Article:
Can you contrast the dynamics between dominant cultures and subcultures in the workplace?

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thanatassa | College Teacher | (Level 1) Distinguished Educator

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The dominant culture often sets the standards of what are considered "normal" behaviours or practices in the workplace, and people from various subcultures are often underestimated, not because their work is bad, but because they do not behave in expected manners.

For example, in Navajo culture, looking someone directly in the eyes is considered rude. In many eastern cultures as well, it is inappropriate, especially for women, to look directly at powerful males outside their immediate families. In the workplace, this might be read suggesting dishonesty or lack of personal confidence rather than as simply a cultural difference in body language.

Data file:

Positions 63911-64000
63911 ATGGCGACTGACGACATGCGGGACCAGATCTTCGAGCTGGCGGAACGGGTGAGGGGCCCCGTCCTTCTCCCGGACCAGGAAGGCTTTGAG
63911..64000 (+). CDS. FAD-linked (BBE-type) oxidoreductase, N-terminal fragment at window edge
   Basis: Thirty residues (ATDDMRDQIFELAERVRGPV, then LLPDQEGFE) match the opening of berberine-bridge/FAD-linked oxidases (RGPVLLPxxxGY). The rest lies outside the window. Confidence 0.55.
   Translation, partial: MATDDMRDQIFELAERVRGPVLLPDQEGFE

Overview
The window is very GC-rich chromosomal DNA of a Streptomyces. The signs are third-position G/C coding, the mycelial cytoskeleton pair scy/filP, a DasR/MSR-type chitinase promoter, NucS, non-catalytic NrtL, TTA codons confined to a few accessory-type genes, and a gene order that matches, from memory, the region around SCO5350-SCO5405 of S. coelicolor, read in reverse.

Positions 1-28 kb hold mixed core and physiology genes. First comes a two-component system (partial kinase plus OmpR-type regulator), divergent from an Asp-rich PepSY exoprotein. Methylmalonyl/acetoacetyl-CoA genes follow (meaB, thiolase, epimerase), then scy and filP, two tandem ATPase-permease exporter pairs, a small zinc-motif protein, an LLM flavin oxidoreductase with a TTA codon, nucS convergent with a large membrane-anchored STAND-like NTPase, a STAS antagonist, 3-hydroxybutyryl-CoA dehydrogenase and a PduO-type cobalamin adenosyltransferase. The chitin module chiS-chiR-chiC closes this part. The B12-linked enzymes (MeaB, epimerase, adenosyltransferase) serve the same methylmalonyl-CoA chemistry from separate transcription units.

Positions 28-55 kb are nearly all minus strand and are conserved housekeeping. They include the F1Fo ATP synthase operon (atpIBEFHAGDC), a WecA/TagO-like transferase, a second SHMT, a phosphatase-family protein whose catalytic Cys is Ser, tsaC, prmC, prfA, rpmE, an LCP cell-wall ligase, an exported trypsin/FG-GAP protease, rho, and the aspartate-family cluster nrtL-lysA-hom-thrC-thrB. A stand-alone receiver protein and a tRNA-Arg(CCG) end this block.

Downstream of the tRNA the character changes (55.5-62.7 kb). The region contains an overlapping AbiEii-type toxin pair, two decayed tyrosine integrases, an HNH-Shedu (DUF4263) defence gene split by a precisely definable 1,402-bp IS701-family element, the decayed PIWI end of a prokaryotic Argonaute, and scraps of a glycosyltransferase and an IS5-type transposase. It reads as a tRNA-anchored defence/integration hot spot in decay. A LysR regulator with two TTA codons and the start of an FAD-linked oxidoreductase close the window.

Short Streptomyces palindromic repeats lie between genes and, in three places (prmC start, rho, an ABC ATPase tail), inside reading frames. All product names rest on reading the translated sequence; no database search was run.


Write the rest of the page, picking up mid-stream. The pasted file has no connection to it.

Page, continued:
Another issue is religious observances. For example, orthodox Jews cannot work on the Sabbath and Muslims need to pray at five specific times a day. Taking time off for these activities can be regarded negatively by the dominant culture.

Often cultural differences, such as attitudes towards time or standards of politeness, can cause tension between members of different cultures in the workplace.


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